My before year end goal is to have a look at COBOL, LISP and FORTRAN and understand the basic language. New Year resolutions can be sticky but fitting in one or two things before the new year usually works for me.
My RPG tools repo (specifically my map converter) has been getting a lot of small fixes. It’s amazing how much having source control helps me nail down, try out, and test ideas rigorously. The one cute thing I always wanted to do was to be able to generate LCD-style number icons, and when I wrote it down while working out, well, there it was.
I’m also working on testing a non-text adventure. I don’t know if I can publicize it, but it’s helped me tweak the “mapconv” app and try new things I always meant to. I only wish I could find more 8-bit RPGs to write maps for. I don’t know of any that need them, so any help is appreciated.
I had a nice breakthrough for my Spring Thing game, where I managed to look through all my basic ideas. I figured the names of the towns/areas. I only had one before and it felt a bit awkward, but it was a good stater idea. One of the final towns still may not be 100% right but it’s a lot better. This is what starting earlier and regularly thinking about something can do. I also implemented the final puzzle even though I’m not sure how to get there yet.
I took a look at the repository, but I’m unclear on what the map converter does. What does it do and how does it work?
Oops. The readme files weren’t up to scratch.
The basic idea is that mapcpy reads data from a binary file and dumps it onto a bmp. for instance if there are 400 bytes that specify a 20x20 town, you can specify h=20, w=20, etc.
Then once mapcpy is run, mapconv reads in the BMP file created and links it with an icon file. For instance, if the created bitmap file reads (with each 256-row)
01 01 01 01 01 …
00 00 01 00 00 …
00 00 01 00 00 …
00 00 01 00 00 …
01 01 01 01 01 …
and the nmr files says 0,0,4,4, and 0x01 is defined as a red block and 0x00 as black in the icons file, you’d get a red I.
I probably need a more visual example of this, but your question started me going, so thanks for that.
You had mentioned the trouble of finding 8-bit games to test the system on, which got me wondering if your system could be applied to tile-based systems like games created with the Adventure Creation Kit (despite not being 8-bit). Looking at it closer myself, I imagine it’s both out of your program’s scope and that ACK’s map editor already provides the a similar functionality.
I’ll be curious to hear about other games that meet your requirements, though!
OMG…I had no clue there was a modern working version of ACS…And it works on Mac!!!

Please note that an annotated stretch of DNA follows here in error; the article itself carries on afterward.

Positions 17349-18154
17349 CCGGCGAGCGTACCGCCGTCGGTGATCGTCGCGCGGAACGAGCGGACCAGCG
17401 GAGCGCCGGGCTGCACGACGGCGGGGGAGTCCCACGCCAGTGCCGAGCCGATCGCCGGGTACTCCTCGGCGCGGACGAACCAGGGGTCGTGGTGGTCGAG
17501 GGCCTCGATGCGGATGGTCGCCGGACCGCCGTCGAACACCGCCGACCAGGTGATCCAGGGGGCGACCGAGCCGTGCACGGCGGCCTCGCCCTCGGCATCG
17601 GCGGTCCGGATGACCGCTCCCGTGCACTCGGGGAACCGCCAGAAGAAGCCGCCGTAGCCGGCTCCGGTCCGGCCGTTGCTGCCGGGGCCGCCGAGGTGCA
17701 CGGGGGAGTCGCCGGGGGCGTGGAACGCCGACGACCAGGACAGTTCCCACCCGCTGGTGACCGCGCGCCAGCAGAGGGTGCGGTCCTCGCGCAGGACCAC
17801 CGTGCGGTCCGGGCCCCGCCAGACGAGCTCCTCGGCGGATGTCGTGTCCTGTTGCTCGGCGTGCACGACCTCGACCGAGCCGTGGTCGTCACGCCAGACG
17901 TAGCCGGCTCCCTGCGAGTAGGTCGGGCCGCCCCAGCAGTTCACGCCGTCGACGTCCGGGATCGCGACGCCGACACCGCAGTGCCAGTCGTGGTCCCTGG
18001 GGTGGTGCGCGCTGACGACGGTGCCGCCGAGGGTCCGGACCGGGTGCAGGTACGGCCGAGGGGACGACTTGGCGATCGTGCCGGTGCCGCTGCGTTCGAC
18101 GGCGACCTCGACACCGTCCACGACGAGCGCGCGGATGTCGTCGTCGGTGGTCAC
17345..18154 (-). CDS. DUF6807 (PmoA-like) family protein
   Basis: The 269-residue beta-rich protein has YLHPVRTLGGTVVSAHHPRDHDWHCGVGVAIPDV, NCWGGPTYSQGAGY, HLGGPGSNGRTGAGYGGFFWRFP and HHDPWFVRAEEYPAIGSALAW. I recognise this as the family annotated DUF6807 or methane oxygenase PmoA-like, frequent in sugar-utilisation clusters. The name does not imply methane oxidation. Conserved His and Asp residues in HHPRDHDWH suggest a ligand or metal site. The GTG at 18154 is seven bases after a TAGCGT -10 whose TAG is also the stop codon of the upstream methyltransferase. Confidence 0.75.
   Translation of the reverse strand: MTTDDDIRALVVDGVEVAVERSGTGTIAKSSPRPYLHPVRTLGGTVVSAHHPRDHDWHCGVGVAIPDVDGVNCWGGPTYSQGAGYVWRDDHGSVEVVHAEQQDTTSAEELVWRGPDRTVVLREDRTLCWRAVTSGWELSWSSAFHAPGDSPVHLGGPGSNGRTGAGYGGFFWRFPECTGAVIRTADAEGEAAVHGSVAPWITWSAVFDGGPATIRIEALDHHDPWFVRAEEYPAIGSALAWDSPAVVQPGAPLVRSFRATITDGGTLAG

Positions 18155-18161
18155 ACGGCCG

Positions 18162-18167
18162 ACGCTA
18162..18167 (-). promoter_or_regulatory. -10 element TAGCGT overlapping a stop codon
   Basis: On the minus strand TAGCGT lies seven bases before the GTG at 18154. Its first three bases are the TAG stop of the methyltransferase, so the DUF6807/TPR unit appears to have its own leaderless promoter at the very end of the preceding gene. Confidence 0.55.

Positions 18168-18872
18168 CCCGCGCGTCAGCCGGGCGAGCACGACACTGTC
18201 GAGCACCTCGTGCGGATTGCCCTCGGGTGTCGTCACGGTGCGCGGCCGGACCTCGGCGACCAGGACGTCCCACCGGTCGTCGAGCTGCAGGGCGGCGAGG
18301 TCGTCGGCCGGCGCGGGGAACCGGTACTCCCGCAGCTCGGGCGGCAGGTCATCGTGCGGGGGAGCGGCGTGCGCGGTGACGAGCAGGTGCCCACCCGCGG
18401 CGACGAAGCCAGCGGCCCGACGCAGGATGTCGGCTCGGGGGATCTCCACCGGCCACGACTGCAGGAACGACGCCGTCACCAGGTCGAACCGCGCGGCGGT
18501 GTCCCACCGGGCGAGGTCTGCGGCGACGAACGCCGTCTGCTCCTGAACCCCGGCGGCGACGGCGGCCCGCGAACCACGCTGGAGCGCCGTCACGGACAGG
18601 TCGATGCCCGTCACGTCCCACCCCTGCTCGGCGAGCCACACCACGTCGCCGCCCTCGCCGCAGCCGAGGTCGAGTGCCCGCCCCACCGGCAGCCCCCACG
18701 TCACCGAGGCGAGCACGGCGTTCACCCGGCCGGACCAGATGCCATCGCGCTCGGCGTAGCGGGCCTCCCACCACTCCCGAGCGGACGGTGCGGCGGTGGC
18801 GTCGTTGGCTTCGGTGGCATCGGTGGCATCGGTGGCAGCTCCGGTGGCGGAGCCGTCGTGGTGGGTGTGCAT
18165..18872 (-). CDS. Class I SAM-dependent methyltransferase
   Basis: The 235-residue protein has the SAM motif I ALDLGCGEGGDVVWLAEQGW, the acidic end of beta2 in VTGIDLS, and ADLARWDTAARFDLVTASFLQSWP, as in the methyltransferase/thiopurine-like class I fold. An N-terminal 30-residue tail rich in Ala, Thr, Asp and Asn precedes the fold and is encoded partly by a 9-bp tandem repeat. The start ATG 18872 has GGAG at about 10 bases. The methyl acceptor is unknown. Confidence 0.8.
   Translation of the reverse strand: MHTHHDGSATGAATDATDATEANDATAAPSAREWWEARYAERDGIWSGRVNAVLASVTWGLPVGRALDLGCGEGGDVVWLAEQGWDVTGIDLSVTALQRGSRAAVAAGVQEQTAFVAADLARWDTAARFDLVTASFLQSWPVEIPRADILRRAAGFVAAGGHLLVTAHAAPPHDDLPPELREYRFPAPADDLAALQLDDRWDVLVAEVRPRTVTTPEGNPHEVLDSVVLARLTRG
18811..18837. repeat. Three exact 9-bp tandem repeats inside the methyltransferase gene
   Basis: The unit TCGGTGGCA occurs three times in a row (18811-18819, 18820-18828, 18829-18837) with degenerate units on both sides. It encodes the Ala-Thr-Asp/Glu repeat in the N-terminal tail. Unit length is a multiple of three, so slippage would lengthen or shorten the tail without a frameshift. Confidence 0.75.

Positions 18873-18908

I have long said I would love to mess around with this!!
I didn’t realize it had taken so long for my next post. But after organizing MAPCPY a bit more (basically writing files to convert several old games), I realized I’d missed a few, so I may write a few maps I never considered this year.
My files are at https://github.com/andrewschultz/rpg-mapping-tools/tree/master/samples … this is a big project for me as I remember writing about 30 very similar apps and thinking, well, you’d need a super advanced expert to pull it all together. After some thinking I saw a way to maybe conglomerate MAPCPY and MAPCONV. Which would also be big.
I’ve had a lot of other progress such as a silly app to clean up my PERL scripts. Until last year I never used
So my task was to find and clean up everything and fix up weak code on the way. I even wrote a clever (I think) regex to convert “@x” to “$x”.
One thing I did was to add Trizbort logic-flow maps for all the areas of A Roiling Original that needed it. It’s a bit more feature-creep, but I’m pleased how they turned out.
The thing is I’ve been doing something every day but nothing spectacular popped out yet.
Well, it hasn’t been a full week yet, but I remember saying that before and then not doing anthing here for 3 weeks.
I wrote up Shuffling Around flowchart maps to go with my Roiling Original maps. I even cleaned up all of the Roiling maps so that the lines don’t intersect. It was a fun puzzle and got me interested in if this is always possible, or not.
I think these will make nice feelies for the next release, which has already been delayed long enough.
I also realized I could roll up all these maps into one big PDF with PDFTK. I can throw on an introductory page and it’ll make a nice document, I think. I’ll try to do that tonight.
My Spring Thing game is finally falling into place, I think.
I also managed to finish a piece of code that takes some old maps I wrote and breaks down the 8x8 icons, a sort of reverse OCR. Nothing that complex, but I managed to add a lot of options–and it works.
I also put the finishing touches on a program to figure out ELO ratings for the Big Ten. I’ve been hanging around a Purdue site (I was born there) and hadn’t seen an ELO rater and always wanted to do one for a real world scenario. I wrote one for a review contest years ago but finally put it in place with predictors, home/away adjustments, etc. It was neat to watch ratings bump up and down. Some people gave ideas for features, and that made it a neat project.